Don’t practice what I preach

March 15, 2017

Recent surveys across most medical specialties confirm physicians in active practice preach to themselves and their patients about the fulfillment of providing intimate, life-improving care, but advise their children to avoid becoming physicians.

The axiom “practice what you preach” is meant to remind us to follow our own advice. It is human nature to advise others to pursue actions that we ourselves may not be willing or able to do. In the families of physicians, the converse of this phenomenon is increasingly common: “Don’t practice what I preach.”

Recent surveys across most medical specialties confirm physicians in active practice preach to themselves and their patients about the fulfillment of providing intimate, life-improving care, but advise their children to avoid becoming physicians.

I find this hypocrisy both surprising and disappointing. To better understand this phenomenon, I interviewed two prominent ophthalmologists at a recent international conference.

They provided valuable commentary on the issue, and in retrospect, after coming out of the hot Brazilian sun, I cannot honestly say which parts of the following conversation are literally true versus figuratively true.

My first question was, “Why are doctors discouraging their children from becoming physicians?”

Several common themes arose. The primary argument was economic. Doctors are considering the disproportional investment of time and money needed for their children to become physicians. Considering the middle-class income and lifestyle that most physicians are expected to enjoy, the investment is inadvisable.

When asked, “When do you expect to recover your return on investment of secondary, collegiate, and medical education of your child who may want to become a physician?” The answer I received was, “Never."

I then asked, “What changes have occurred during your career that would lead you to discourage a child from pursuing medicine?”

Both colleagues agreed the entrepreneurial opportunities which allowed them to have successful independent practices no longer exist. The government and insurance regulations that now need to be navigated create an administrative burden which consumes time, energy, and other resources to the detriment of practice growth and patient care.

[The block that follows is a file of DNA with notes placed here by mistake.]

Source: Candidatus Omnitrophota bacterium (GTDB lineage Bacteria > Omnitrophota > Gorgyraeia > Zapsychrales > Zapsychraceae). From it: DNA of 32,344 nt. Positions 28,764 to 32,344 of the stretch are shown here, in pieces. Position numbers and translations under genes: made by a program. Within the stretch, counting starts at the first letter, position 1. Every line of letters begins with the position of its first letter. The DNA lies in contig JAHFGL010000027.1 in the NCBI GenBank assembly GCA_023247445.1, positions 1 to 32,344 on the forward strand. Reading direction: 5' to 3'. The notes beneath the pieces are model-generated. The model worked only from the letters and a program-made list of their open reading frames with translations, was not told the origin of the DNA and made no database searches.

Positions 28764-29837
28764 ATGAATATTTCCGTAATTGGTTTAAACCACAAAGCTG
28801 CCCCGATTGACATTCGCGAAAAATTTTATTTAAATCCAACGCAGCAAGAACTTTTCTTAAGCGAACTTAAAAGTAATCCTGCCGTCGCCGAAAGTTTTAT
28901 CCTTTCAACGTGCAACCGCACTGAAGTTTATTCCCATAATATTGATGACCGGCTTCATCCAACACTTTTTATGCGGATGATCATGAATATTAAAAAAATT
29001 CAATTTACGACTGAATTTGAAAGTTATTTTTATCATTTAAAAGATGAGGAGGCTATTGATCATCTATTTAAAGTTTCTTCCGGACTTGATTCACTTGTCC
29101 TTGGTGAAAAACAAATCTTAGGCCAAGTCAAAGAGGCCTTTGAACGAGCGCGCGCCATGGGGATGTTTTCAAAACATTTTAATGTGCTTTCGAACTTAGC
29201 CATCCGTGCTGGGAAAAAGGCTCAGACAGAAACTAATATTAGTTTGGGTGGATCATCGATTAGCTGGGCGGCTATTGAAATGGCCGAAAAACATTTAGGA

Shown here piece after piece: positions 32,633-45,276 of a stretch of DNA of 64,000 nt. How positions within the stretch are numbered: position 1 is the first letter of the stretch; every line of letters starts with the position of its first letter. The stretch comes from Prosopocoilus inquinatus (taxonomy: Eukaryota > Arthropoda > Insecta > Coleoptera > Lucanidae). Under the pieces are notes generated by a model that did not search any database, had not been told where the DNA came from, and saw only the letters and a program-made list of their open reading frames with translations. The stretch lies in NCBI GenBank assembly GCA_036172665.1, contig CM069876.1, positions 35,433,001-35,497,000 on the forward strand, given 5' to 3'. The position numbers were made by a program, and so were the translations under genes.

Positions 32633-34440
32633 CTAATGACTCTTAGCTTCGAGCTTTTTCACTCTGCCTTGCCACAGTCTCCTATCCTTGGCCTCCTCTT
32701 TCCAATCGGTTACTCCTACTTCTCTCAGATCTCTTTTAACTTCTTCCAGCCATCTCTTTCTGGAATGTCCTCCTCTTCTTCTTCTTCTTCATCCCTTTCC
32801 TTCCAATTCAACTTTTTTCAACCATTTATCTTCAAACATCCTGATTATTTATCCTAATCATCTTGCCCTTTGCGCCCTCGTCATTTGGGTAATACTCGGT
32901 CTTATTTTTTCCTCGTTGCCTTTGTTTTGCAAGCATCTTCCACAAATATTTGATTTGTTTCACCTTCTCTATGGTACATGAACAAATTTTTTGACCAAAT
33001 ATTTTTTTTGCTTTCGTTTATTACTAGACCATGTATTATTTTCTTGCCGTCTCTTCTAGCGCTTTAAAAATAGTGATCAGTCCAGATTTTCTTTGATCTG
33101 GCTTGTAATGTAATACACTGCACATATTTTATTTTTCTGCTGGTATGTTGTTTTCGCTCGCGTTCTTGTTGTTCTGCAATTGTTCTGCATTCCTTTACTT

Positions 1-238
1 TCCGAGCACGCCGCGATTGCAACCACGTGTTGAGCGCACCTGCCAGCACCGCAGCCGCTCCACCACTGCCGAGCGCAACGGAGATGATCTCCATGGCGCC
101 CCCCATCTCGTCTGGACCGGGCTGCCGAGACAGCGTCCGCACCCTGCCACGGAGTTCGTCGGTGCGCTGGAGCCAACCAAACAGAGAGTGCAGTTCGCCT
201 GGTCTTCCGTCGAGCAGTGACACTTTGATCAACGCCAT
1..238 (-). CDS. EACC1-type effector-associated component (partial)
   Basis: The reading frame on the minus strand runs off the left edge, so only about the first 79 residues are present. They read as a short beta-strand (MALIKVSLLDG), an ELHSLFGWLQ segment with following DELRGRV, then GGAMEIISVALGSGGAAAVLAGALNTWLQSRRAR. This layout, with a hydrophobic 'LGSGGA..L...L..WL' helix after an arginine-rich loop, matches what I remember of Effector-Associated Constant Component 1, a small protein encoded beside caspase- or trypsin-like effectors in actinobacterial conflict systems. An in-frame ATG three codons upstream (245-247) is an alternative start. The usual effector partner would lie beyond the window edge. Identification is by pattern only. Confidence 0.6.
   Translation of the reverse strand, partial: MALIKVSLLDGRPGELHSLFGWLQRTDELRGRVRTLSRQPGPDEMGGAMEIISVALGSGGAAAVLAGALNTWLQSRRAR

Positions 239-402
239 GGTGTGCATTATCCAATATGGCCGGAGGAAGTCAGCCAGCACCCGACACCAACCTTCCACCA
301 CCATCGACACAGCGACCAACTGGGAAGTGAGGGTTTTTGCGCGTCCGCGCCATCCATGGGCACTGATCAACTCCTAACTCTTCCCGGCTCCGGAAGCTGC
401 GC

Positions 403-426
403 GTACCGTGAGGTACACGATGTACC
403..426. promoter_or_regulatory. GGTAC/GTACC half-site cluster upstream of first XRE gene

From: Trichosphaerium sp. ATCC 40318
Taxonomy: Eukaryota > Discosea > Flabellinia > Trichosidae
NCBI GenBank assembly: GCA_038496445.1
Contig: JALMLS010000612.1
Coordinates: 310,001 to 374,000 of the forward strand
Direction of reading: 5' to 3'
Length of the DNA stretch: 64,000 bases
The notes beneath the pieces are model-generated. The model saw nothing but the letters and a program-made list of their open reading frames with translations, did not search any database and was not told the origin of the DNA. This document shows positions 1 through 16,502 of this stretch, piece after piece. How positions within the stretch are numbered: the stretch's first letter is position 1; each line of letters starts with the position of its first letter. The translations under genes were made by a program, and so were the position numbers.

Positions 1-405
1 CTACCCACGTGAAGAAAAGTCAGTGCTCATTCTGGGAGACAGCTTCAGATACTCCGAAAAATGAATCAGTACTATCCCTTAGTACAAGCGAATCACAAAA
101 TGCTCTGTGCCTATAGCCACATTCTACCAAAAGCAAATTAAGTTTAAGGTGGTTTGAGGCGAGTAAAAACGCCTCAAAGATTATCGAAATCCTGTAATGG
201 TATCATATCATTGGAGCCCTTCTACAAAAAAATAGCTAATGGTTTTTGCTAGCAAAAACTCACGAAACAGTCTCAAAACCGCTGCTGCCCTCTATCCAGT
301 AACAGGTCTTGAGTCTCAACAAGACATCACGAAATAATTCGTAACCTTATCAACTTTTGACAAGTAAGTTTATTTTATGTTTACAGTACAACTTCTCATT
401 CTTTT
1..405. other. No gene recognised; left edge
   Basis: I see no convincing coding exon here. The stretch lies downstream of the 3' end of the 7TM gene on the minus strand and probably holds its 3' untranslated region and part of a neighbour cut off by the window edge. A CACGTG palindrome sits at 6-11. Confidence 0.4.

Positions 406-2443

Another point made was the recognition of societal change in the regard that physicians are given in the community. As government attempts to regulate and dominate the medical landscape have increased over the past few decades, there has been an effort to demonize physicians as money-hungry exploiters of the sick -- primarily interested in their own enrichment with little regard for the lives and welfare of their patients. This position was used to promote government control of medical care and the price-fixing of physician services.

The imposition of electronic medical records, mandated under the guise of improving quality while reducing the cost of care, has demonstrably reduced physician-patient interaction time, while producing no increase in quality or accuracy of medical care and diagnosis.

Does this apply to ophthlamologists?

 

Does this apply to ophthalmologists?

I returned to my original question, “Why are doctors discouraging their children from becoming physicians?”

While these ophthalmologists understand the universal sentiments as described above for physicians in general, they both stated the fulfillment of being an ophthalmologist far outweighed any of these other frustrations.

They agreed wholeheartedly that, if given the choice, they would “do it all again.” These two ophthalmologists across two continents would be thrilled if their children were to become ophthalmologists.

The unique satisfaction and intangible fulfillment we derive from our field stand in contrast to the frustrations felt by our general medical colleagues.